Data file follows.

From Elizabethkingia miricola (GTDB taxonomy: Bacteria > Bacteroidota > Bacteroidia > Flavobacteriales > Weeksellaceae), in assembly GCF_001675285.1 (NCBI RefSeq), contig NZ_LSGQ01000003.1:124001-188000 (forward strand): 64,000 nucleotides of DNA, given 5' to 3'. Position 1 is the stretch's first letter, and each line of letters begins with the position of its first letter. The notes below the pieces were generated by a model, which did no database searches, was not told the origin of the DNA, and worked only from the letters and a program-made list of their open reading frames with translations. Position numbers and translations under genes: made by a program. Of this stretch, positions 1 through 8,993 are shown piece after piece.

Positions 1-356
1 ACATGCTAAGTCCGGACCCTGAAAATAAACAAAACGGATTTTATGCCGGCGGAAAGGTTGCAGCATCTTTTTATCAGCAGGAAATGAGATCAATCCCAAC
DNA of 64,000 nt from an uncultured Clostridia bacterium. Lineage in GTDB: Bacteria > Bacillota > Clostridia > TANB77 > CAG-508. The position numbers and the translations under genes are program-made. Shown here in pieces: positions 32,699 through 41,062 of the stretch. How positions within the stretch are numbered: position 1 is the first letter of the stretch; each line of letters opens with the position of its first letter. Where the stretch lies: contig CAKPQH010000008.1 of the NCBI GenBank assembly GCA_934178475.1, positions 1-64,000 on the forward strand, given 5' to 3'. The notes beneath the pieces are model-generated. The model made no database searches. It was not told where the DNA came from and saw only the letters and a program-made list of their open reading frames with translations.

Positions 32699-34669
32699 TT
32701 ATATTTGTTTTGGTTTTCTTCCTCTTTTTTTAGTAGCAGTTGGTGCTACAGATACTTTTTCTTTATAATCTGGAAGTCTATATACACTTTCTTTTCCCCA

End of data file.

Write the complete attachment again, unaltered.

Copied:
From Elizabethkingia miricola (GTDB taxonomy: Bacteria > Bacteroidota > Bacteroidia > Flavobacteriales > Weeksellaceae), in assembly GCF_001675285.1 (NCBI RefSeq), contig NZ_LSGQ01000003.1:124001-188000 (forward strand): 64,000 nucleotides of DNA, given 5' to 3'. Position 1 is the stretch's first letter, and each line of letters begins with the position of its first letter. The notes below the pieces were generated by a model, which did no database searches, was not told the origin of the DNA, and worked only from the letters and a program-made list of their open reading frames with translations. Position numbers and translations under genes: made by a program. Of this stretch, positions 1 through 8,993 are shown piece after piece.

Positions 1-356
1 ACATGCTAAGTCCGGACCCTGAAAATAAACAAAACGGATTTTATGCCGGCGGAAAGGTTGCAGCATCTTTTTATCAGCAGGAAATGAGATCAATCCCAAC
DNA of 64,000 nt from an uncultured Clostridia bacterium. Lineage in GTDB: Bacteria > Bacillota > Clostridia > TANB77 > CAG-508. The position numbers and the translations under genes are program-made. Shown here in pieces: positions 32,699 through 41,062 of the stretch. How positions within the stretch are numbered: position 1 is the first letter of the stretch; each line of letters opens with the position of its first letter. Where the stretch lies: contig CAKPQH010000008.1 of the NCBI GenBank assembly GCA_934178475.1, positions 1-64,000 on the forward strand, given 5' to 3'. The notes beneath the pieces are model-generated. The model made no database searches. It was not told where the DNA came from and saw only the letters and a program-made list of their open reading frames with translations.

Positions 32699-34669
32699 TT
32701 ATATTTGTTTTGGTTTTCTTCCTCTTTTTTTAGTAGCAGTTGGTGCTACAGATACTTTTTCTTTATAATCTGGAAGTCTATATACACTTTCTTTTCCCCA